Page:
SoFi strives to empower individuals like you in making informed financial decisions, boasting a community of over two million members and $50 billion in funded loans. Beyond home equity-related loans, SoFi offers an array of supplementary products and tools designed to help you strategically pay off debt, build financial security, invest, save for the future, and more. Leveraging these resources can guide you toward a firm financial footing.

HELOC and cash-out refi available, home equity loans only via partner

SoFi offers two ways to leverage the equity in your home: a HELOC or a cash-out refinance (but no traditional home equity loans, unless they pass you along to Spring HQ, SoFi's lending partner). Because most clients searching for a home equity loan aren't necessarily wanting a refi (especially if they got in on those great interest rates several years ago), we'll focus our feedback strictly on SoFi's HELOC product.

HELOCs not available in all states

So, what do you need to know about borrowing against your home's equity here? First, SoFI lets you access up to 90% of that equity, for a maximum of $500,000. It's structured like most HELOCs: borrow what you need, when you need it. Another key point: SoFi doesn't offer these loans in all states. There are 12 states on the exclusion list, which are Alaska, Hawaii, Idaho, Massachusetts, Missouri, North Dakota, Nevada, New York, South Dakota, West Virginia, Wyoming, and Utah.

Asks for a lot of information in advance

To find out what the terms of your HELOC would be through SoFi, you'll answer the usual questions: address, property value, current mortgage balance, desired line of credit amount, and so on. You'll reach a step that says a mortgage loan officer will reach out to you, but you'll be allowed to continue filling out the application. You'll have to enter your social security number and date of birth; no rates are shown without it. It made us uncomfortable to not have even a ballpark interest rate prior to completing the application, or having to wait for a SoFi rep to reach out to give us an idea. It left us feeling like that "soft pull" on our credit could potentially be a "hard pull" without us realizing we had gotten to that stage.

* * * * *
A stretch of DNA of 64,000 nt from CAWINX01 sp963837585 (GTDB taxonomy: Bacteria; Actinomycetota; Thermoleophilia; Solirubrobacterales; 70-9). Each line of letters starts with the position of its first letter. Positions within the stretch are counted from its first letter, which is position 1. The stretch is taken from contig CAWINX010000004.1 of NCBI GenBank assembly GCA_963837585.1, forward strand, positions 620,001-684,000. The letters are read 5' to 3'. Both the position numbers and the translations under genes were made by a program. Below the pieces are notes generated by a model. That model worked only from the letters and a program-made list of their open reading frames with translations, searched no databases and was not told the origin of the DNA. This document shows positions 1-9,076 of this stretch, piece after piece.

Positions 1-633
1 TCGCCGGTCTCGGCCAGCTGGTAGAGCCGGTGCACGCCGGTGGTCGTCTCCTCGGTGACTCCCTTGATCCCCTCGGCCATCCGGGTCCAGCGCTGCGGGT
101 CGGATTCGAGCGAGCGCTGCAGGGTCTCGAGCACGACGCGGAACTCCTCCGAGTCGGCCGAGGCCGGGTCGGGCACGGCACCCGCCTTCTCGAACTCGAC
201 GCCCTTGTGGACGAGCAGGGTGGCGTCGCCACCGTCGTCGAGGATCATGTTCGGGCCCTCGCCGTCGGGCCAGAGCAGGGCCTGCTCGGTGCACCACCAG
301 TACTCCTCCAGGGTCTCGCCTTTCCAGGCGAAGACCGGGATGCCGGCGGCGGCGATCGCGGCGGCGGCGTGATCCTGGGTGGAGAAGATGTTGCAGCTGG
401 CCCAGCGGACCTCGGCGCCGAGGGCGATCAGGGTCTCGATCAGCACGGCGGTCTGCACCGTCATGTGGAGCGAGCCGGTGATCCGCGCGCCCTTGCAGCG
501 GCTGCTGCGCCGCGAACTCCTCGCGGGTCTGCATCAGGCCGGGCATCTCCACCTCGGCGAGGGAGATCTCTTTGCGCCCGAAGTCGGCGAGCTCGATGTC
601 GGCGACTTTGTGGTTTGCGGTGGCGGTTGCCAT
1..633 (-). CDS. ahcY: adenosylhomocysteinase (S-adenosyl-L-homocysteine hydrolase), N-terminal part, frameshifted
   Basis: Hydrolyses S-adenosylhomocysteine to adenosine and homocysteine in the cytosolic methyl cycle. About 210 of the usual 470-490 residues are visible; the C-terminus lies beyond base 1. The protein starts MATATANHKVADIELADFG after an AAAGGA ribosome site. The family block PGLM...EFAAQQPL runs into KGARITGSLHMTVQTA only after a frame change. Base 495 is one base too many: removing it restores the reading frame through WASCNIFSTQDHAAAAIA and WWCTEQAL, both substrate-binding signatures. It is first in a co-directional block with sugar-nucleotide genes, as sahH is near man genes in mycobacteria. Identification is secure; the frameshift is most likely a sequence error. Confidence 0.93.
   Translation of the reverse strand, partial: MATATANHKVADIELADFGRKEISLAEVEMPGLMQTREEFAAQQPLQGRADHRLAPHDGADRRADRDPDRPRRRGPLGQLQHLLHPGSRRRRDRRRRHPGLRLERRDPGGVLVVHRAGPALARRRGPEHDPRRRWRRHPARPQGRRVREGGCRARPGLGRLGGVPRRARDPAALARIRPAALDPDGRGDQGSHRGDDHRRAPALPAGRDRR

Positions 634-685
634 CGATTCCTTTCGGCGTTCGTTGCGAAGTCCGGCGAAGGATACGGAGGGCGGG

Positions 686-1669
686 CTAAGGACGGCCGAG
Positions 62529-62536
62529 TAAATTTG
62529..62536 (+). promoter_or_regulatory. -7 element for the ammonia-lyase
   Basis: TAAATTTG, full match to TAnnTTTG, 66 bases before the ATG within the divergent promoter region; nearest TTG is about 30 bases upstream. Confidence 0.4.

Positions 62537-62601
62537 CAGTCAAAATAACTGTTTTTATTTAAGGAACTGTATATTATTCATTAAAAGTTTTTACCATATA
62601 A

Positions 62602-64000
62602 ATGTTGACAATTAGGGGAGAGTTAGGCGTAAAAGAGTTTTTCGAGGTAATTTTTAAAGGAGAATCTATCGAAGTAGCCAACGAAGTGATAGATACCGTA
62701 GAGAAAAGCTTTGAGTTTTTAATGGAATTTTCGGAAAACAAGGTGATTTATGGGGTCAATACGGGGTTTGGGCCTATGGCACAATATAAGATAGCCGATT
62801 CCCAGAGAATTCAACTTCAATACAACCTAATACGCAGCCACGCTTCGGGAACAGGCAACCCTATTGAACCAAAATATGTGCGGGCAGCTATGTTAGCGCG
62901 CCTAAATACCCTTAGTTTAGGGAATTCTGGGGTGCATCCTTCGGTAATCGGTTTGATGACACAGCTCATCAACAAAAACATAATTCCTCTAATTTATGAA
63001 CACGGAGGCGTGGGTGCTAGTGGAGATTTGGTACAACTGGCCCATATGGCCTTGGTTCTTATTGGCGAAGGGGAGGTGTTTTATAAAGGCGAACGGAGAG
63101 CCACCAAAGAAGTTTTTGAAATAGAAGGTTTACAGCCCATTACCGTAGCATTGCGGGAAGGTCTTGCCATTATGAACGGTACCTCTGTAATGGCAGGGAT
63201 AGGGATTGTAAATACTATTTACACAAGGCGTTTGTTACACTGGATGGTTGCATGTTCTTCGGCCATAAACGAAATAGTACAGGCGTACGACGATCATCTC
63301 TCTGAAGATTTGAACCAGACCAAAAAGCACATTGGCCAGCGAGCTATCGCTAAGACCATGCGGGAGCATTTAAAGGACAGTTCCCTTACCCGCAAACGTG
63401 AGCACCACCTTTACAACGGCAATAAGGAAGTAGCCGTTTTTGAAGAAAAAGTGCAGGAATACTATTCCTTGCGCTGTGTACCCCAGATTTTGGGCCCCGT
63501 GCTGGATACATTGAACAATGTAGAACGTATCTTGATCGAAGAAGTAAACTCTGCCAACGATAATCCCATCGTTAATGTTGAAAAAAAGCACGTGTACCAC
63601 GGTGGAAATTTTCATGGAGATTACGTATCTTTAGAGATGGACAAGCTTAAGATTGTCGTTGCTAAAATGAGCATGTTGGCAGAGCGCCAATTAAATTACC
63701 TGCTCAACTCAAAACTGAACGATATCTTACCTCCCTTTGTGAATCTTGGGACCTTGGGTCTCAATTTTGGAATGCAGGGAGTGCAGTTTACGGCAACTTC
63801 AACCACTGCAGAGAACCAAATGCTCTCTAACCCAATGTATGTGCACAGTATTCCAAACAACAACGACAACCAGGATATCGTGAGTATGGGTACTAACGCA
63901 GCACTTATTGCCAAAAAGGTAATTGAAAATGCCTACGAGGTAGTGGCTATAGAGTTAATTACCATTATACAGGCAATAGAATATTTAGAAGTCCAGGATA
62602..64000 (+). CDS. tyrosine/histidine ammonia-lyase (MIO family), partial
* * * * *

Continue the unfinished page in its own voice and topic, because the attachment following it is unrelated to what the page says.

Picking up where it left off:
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Might save you money, might not

And since they don't disclose any "rates starting at" information on their HELOC page, SoFi doesn't make it easy to know what you're getting into ahead of time. Considering that they say that you could save money compared to a high-interest credit card or unsecured installment loan, we feel like they're setting that bar a little lower than we'd like and that it would be better to offer greater disclosure prior to the application process.

Strong reputation overall

In general, though, SoFi boasts a solid reputation, evident through its "A+" rating from the Better Business Bureau and an impressive 7,000-plus five-star ratings on Trustpilot. Users who opt for SoFi loans generally express satisfaction with the borrowing limits, the speed of fund availability, and the transparent process. However, we recognize that SoFi's track record is not flawless. As we evaluated SoFi, we found over 700 complaints in the most recent 12-month period, totaling more than 1,300 in three years. But, these issues were predominantly linked to glitches with SoFi's banking products, such as difficulties accessing funds from remotely deposited checks, rather than problems specifically with HELOCs.